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Saturday, November 20, 2010

A review of Kurt Vonneguts "Cats Cradle"

Ok, first I want to say I'm sorry I know posting has been slow lately, work has been hell and I've been sleeping like shit. I'm sure none of you want to hear me bitch when it's not funny so I'll go straight into the review.

I tried to write this with as few spoilers as possible and without giving away the ending, it's rather difficult as most things in this book are woven together to where pulling one destroys the whole tapestry.

Disclaimer: "All of the true things that I am about to tell you are shameless lies."

All in all this was a wonderfully written book by one of Americas most influential authors.

Kurt Vonnegut


Vonnegut is also known for his other works such as "Slaughterhouse-Five"  and "Breakfast of Champions."

Vonnegut enlisted into the US Army in the Early forties while attending college at Cornell University.
He fought and was subsequently captured during the Battle of the Bulge, there are several rumours surrounding the condition of his capture but I'll not get into that here.

Vonnegut's experience in the military reflected heavily in his writing, his experience as a POW was his largest influence in writing "Slaughterhouse-Five". (While captured he was held with other POW's in the basement of what the Wehrmacht [German Army] called Slaughterhouse-Five)

Now onto "Cats Cradle", Written in 1963 Vonnegut explores science, technology, religeon, social interaction, love, passion and  life responsibilities. a tall order for such a short read.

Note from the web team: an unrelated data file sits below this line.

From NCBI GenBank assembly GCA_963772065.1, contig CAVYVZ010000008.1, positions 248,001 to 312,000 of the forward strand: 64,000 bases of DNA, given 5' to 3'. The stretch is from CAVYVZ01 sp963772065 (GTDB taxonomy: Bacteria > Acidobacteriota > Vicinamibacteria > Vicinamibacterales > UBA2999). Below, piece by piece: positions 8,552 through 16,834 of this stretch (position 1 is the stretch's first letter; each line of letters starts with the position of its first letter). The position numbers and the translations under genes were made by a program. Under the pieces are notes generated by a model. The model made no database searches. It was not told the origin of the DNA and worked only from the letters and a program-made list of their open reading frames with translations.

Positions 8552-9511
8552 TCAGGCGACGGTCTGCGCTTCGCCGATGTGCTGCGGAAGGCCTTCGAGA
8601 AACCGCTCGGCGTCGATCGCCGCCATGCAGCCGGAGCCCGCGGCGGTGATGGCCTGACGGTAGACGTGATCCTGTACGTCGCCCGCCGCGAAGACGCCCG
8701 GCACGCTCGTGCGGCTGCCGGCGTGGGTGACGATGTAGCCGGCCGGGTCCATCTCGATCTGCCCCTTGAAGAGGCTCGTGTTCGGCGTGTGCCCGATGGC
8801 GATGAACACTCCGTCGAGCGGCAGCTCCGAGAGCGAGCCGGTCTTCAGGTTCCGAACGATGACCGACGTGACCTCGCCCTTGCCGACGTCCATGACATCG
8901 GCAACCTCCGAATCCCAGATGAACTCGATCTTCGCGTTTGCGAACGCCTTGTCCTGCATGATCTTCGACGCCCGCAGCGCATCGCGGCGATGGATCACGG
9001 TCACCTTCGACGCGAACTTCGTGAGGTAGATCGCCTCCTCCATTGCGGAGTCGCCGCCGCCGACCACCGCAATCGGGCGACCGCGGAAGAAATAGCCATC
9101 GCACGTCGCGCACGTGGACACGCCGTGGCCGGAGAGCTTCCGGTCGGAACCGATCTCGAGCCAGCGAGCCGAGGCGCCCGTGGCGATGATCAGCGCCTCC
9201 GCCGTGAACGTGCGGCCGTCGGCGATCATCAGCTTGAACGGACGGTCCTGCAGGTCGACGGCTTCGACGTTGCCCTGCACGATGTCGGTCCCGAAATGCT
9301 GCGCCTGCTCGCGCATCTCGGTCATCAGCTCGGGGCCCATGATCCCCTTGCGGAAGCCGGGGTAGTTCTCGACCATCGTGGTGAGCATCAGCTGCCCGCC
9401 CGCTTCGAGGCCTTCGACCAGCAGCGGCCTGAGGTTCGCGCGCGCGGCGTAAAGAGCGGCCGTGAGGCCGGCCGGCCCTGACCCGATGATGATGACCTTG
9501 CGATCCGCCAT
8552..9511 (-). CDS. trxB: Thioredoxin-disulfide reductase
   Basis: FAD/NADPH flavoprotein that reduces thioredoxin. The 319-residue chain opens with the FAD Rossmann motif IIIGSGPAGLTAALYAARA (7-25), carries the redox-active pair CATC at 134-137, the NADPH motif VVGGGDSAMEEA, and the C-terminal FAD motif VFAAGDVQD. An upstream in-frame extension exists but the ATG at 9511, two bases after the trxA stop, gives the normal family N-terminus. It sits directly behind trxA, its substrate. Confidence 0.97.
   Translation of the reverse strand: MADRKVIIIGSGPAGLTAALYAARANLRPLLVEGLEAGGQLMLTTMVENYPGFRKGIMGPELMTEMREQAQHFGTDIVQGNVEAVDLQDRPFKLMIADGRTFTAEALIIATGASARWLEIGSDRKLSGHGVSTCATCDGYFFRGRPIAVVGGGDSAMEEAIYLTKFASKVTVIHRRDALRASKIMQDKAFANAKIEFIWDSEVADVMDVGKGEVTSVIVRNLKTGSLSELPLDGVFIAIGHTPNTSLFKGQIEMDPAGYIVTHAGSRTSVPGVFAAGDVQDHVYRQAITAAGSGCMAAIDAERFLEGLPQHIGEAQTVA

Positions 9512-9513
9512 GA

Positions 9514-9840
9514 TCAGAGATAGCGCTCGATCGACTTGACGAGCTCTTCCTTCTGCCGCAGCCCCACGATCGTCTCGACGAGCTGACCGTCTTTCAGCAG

The narrator/author identifies himself as an everyman named John or Jonah and he quickly identifies himself as a bokononist an obscure religeon you learn more about later in the book.

The first half of the book takes place in a small town called Illium in New York, there he interviews Felix Hoenikkers co-workers and loose associates (the man apparently had no friends).

Vonnegut does a masterful job of teasing the literary palette before subtly changing directions in the story and running the reader down a new tangent.

Half-way between Jonah's trip from Illium to his trip to San Lorenzo he returns to his apartment, that he had allowed a nihilistic poet to stay in during his trip to Illium, only to find his apartment wrecked,, his cat violated, and strange poetry written on the walls.

Through out the book Jonah makes references to his religeon, Bokononism its creation as well as life lessons.

A Sample from the books of Bokonon:

"The Seventh Book: Bokonon's Republic"

[ "...a whole book about Utopias". [ 126 ] ]
"The hand that stocks the drug stores rules the world.
Let us start our Republic with a chain of drug stores, a chain of grocery stores, a chain of gas chambers, and a national game. After that we can write our Constitution."

Among the science and technology aspects of the book is a minute molecular substance called ice-nine, a potential doomsday particle which strangely enough revolves around the stacking of cannon balls.

Jonahs primary interactions are with the three Hoenikker Newt, (The Midget) Frank (The Military leader and model maker) and Angela (The Amazonian Clarinet player).

The book it's self is an excellent read that could be knocked out in an afternoon by a truly dedicated reader, I recommend multiple readings to absorb all of the little things that get overlooked the first time.

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